A prior study reported that among a sample of critically ill patients, the combination of PPI use and diuretic exposure was associated with hypomagnesemia [10]. Because PPIs prevent magnesium absorption in the gastrointestinal tract, the upregulation of renal tubular magnesium reabsorption works in a complementary manner to maintain magnesium balance. Because diuretic agents usually cause magnesium excretion through the renal tubules, it is possible that diuretic use accelerates hypomagnesemia in patients receiving PPI therapy. The present study results do not support the exacerbation of hypomagnesemia by the combination of PPI and diuretics. One reason is that our study population consisted of HD patients with a mean dialysis vintage of 109.9 months. In general, dialysis patients develop oliguria if their dialysis vintage is longer than 2 years [40]. In addition to a reduction in urine volume, the urinary solute of these patients also decreases despite the use of diuretics [41]. Even though HD patients use PPIs, no effects of furosemide on magnesium concentrations have been observed because of the decline in residual renal function. A previous study that investigated the relationship between PPI use and hypomagnesemia among HD patients reported that administration of furosemide is a risk factor for hypomagnesemia [42]. However, because the study population of the former study was different from that of our study with respect to dialysis vintage (41.2 vs 109.9 months), the discrepancy could be attributed to residual renal function. The present study did not examine urinary volume or analyze urinary electrolytes. A further well-designed study on these topics is needed.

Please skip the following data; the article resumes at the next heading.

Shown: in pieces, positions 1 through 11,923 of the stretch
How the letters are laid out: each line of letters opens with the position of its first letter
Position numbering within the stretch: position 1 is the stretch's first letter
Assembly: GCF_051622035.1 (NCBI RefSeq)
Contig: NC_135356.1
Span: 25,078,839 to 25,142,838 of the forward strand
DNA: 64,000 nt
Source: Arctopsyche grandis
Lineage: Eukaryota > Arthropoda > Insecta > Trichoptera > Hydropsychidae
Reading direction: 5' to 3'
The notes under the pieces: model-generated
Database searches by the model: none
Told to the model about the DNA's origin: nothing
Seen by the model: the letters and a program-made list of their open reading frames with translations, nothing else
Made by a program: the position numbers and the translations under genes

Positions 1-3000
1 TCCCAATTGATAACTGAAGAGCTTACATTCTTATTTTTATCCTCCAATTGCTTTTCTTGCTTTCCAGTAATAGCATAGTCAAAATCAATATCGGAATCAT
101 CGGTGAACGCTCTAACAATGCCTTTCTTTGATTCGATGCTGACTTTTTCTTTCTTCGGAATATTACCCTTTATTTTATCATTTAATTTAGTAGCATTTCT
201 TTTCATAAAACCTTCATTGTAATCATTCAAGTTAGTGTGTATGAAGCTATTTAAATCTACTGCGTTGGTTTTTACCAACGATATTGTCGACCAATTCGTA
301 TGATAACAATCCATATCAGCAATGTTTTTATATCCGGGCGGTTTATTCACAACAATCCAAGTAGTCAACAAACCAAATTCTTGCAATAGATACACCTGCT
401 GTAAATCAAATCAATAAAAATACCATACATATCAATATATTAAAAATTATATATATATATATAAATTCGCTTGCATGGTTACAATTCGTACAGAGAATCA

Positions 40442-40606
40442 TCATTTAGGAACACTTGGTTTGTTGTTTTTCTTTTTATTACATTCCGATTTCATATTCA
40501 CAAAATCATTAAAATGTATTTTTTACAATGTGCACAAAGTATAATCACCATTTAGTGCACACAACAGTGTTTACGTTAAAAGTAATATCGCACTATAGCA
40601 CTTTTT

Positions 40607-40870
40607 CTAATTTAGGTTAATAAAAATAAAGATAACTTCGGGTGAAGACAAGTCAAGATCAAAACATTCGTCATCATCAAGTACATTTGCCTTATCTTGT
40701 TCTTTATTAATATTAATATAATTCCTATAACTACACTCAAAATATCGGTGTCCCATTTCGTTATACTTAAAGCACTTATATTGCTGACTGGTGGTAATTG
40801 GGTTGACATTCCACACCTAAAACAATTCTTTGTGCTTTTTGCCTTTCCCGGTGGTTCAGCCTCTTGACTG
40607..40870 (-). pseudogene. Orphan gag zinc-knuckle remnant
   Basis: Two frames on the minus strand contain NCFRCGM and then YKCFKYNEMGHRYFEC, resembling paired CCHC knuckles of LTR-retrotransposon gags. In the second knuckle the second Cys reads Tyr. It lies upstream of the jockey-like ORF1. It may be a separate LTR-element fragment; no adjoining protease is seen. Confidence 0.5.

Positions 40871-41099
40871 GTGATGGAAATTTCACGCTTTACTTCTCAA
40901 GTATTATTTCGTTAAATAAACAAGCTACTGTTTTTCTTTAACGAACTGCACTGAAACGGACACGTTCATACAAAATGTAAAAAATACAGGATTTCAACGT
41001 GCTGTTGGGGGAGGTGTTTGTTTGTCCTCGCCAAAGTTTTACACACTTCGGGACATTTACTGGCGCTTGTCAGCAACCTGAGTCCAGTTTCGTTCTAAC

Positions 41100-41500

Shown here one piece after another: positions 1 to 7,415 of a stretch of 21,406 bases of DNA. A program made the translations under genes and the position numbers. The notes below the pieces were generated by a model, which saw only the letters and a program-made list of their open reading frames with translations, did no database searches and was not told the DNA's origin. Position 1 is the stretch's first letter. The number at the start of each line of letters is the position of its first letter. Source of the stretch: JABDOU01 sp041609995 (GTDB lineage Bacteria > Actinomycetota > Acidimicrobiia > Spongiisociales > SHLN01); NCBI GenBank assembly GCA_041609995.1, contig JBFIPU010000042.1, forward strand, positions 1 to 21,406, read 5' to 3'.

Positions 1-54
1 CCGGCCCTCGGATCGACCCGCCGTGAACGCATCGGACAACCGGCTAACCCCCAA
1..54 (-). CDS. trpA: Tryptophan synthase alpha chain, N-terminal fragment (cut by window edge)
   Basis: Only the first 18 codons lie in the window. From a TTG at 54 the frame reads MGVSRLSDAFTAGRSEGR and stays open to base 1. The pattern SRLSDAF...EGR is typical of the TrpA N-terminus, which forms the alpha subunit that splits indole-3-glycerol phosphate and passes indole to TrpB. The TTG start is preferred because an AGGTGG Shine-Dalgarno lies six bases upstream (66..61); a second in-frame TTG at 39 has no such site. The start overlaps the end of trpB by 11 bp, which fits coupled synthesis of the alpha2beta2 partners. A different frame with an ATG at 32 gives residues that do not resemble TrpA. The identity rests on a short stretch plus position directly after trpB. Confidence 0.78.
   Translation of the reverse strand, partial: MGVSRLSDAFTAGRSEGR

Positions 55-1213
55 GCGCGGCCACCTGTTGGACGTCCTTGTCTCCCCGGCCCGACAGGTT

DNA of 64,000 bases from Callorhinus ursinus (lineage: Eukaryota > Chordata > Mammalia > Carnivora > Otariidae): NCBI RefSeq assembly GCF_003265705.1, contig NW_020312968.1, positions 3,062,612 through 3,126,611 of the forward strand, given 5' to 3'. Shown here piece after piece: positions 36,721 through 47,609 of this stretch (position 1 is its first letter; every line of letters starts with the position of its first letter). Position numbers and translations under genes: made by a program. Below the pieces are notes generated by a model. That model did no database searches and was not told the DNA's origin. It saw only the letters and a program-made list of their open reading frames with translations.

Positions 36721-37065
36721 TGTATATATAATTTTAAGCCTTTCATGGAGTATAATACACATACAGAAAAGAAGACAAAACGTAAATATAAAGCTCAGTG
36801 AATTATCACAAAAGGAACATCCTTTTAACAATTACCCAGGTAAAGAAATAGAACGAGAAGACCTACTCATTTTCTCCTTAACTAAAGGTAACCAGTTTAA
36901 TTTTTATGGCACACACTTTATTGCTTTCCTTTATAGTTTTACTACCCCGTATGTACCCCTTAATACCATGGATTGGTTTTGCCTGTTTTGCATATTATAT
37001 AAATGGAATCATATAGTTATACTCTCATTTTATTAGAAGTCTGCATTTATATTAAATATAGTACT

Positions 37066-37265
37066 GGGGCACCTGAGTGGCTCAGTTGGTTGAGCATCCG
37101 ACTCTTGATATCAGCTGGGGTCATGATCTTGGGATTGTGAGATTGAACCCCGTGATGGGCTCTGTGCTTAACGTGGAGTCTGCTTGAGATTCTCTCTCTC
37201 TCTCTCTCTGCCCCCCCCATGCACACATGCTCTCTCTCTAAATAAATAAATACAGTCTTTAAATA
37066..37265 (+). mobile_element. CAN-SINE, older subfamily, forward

Although most of the former studies that investigated the magnesium levels and PPI use in the general population defined hypomagnesemia as < 1.8mg/dL, we defined hypomagnesemia as < 2.0mg/dL. Sakaguchi et al reported higher all-cause and cardiovascular mortality in HD patients in the lowest magnesium sextile (< 2.3 mg/dL) [2]. Even though magnesium absorption from the intestine is found to be impaired in patients with kidney failure, HD patients have a tendency to become hypermagnesemic. Because of anuria and dialysate concentration, serum magnesium level < 1.8 mg/dL is relatively uncommon (<1%) and is typically observed in association with hypokalemia and hypophosphatemia [43]. Due to the above reasons, we set hypomagnesium as < 2.0 mg/dL in our study of HD patients.